Date of this Version
The Prairie Naturalist 43(1/2):56–58; 2011
White-tailed jackrabbits (Lepus townsendii) are common on the prairie, and an important species in prairie food webs (Lim 1987). Although it has been suggested that jackrabbits have cyclic populations (Donoho 1972, Gross et al. 1974, Anderson and Shumar 1986), there is concern that a general downward trend exists in populations in the Northern Great Plains (Feldhamer et al. 2003). Disease incidence in white-tailed jackrabbits is poorly known (Feldhamer et al. 2003), but may be an important factor in population changes. Tularemia, a disease caused by bacteria (Francisella tularensis), occurs throughout the Northern Hemisphere and can affect many mammals including hares, rabbits and rodents (Feldhamer et al. 2003). As part of a larger study, our objective was to determine the incidence of tularemia in white-tailed jackrabbits in South Dakota. We collected livers from 314 white-tailed jackrabbits throughout 44 counties in South Dakota from June 2004 to August 2005. We examined all livers for any lesions and evidence of infection, and only 16 abnormal livers were found. We submitted these livers to the Animal Disease Research and Diagnostic Laboratory at South Dakota State University for microscopic and bacterial examinations.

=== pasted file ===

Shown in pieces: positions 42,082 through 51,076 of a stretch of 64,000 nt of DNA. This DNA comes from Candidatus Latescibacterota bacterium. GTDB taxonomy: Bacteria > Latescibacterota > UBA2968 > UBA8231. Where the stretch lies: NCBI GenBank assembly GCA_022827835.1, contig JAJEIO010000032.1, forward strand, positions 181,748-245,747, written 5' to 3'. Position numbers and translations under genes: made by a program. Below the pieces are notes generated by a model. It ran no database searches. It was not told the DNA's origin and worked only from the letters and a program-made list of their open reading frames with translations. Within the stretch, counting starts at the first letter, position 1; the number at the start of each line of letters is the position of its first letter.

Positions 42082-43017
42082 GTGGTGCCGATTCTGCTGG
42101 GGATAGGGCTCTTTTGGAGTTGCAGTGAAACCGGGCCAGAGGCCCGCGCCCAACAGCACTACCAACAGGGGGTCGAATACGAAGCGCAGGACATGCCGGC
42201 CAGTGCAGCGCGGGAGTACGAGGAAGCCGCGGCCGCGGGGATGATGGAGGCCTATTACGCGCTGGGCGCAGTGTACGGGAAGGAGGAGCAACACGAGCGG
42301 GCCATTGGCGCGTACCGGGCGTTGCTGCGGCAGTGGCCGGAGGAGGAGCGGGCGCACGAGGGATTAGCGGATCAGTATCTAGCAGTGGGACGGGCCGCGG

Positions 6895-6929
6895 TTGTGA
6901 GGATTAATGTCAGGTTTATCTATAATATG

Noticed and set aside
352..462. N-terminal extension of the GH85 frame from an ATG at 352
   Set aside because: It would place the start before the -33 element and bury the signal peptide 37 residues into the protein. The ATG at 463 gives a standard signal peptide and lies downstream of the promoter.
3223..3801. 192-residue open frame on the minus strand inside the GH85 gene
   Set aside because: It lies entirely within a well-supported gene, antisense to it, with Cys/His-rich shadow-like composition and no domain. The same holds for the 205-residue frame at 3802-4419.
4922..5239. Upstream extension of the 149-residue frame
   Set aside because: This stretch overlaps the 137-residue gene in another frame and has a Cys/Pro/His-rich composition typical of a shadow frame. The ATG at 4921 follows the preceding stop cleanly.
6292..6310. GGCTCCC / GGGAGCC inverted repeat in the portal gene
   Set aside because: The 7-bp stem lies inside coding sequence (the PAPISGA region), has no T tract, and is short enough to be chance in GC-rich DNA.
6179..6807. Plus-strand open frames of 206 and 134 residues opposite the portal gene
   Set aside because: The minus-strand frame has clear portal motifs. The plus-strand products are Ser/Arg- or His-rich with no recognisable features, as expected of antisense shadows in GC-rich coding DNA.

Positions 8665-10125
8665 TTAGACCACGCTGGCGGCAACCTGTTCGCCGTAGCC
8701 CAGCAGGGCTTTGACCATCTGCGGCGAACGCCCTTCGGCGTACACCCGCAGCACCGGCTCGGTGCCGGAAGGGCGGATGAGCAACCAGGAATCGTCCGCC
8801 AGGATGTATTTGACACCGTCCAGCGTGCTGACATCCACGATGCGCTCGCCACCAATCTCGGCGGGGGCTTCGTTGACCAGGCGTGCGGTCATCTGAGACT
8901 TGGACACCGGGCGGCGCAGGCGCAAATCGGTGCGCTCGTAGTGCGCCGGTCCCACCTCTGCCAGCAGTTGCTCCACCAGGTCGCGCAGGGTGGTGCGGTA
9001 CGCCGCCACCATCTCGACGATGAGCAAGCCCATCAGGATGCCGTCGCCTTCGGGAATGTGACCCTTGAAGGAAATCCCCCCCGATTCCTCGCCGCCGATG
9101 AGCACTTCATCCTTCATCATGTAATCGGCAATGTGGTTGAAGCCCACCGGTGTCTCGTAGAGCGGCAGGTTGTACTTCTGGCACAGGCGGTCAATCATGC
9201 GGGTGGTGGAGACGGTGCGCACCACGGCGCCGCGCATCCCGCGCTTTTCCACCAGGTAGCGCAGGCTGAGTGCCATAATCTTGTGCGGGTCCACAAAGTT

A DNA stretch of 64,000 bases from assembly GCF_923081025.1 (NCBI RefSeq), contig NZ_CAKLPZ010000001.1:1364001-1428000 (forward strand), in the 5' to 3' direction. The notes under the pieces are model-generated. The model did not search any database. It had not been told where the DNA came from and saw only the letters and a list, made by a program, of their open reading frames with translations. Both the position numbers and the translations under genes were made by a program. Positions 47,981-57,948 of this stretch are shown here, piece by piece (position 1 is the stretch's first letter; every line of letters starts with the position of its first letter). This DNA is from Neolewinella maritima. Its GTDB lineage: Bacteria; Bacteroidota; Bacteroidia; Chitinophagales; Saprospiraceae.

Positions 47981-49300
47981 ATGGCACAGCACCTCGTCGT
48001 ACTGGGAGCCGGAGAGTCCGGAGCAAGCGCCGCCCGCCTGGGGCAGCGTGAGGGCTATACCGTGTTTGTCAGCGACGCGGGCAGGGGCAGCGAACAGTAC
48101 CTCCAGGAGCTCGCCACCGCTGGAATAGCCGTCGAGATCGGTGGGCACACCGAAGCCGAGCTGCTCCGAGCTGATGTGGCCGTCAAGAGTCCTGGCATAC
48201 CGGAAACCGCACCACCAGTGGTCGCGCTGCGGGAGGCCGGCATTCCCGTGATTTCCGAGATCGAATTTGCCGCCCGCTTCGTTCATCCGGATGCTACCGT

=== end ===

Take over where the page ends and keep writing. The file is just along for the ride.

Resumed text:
We detected no evidence of bacterial infection (including F. tularensis) in 298 examined livers or 16 abnormal livers. However, 4 of the livers were infected with Calodium hepaticum, a nematode parasite primarily detected in rodents and in some lagomorphs (Anderson 2000). The remaining livers had lesions characterized by hemorrhage, inflammation, or necrosis with undetermined causes.